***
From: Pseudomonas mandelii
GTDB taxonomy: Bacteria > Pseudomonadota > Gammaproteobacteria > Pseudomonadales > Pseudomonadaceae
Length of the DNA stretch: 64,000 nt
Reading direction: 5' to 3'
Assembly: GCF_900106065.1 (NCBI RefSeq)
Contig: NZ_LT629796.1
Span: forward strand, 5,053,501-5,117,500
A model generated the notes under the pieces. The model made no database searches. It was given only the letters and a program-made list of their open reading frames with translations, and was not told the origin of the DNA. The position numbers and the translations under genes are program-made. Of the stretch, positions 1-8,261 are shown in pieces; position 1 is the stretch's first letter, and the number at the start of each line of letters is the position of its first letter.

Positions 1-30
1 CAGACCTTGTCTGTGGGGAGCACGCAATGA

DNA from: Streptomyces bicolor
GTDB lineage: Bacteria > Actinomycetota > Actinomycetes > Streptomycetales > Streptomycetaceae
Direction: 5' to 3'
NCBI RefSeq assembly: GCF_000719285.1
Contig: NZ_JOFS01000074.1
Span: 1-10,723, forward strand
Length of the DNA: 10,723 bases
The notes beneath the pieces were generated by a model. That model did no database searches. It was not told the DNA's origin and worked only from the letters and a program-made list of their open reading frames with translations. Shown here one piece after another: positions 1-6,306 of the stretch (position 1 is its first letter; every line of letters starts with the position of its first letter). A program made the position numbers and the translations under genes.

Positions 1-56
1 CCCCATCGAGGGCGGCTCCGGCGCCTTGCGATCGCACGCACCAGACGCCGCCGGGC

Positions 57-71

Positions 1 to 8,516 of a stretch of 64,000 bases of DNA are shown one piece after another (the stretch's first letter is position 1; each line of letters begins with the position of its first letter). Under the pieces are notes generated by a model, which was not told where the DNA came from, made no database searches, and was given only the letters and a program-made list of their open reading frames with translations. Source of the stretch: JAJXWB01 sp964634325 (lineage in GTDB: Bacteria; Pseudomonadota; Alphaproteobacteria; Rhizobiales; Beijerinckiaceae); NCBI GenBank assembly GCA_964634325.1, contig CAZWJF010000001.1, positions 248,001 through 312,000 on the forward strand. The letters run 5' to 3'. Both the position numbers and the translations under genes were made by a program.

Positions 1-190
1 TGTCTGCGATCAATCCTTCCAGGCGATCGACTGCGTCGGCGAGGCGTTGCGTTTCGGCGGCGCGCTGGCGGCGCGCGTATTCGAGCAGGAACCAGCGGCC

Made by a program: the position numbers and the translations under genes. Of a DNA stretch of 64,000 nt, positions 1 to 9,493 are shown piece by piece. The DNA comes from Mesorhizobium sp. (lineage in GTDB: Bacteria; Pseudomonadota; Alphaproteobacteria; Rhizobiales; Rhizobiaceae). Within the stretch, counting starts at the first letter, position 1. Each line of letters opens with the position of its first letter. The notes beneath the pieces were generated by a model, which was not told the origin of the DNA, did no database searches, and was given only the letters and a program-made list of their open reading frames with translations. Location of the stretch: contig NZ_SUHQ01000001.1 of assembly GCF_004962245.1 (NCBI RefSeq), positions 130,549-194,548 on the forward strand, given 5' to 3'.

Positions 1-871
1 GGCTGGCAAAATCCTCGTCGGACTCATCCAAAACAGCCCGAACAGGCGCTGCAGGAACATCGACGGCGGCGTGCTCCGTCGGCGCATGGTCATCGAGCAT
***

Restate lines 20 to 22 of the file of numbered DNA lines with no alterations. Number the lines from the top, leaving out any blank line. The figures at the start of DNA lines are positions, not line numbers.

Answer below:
1 CCCCATCGAGGGCGGCTCCGGCGCCTTGCGATCGCACGCACCAGACGCCGCCGGGC

Positions 57-71

Positions 1 to 8,516 of a stretch of 64,000 bases of DNA are shown one piece after another (the stretch's first letter is position 1; each line of letters begins with the position of its first letter). Under the pieces are notes generated by a model, which was not told where the DNA came from, made no database searches, and was given only the letters and a program-made list of their open reading frames with translations. Source of the stretch: JAJXWB01 sp964634325 (lineage in GTDB: Bacteria; Pseudomonadota; Alphaproteobacteria; Rhizobiales; Beijerinckiaceae); NCBI GenBank assembly GCA_964634325.1, contig CAZWJF010000001.1, positions 248,001 through 312,000 on the forward strand. The letters run 5' to 3'. Both the position numbers and the translations under genes were made by a program.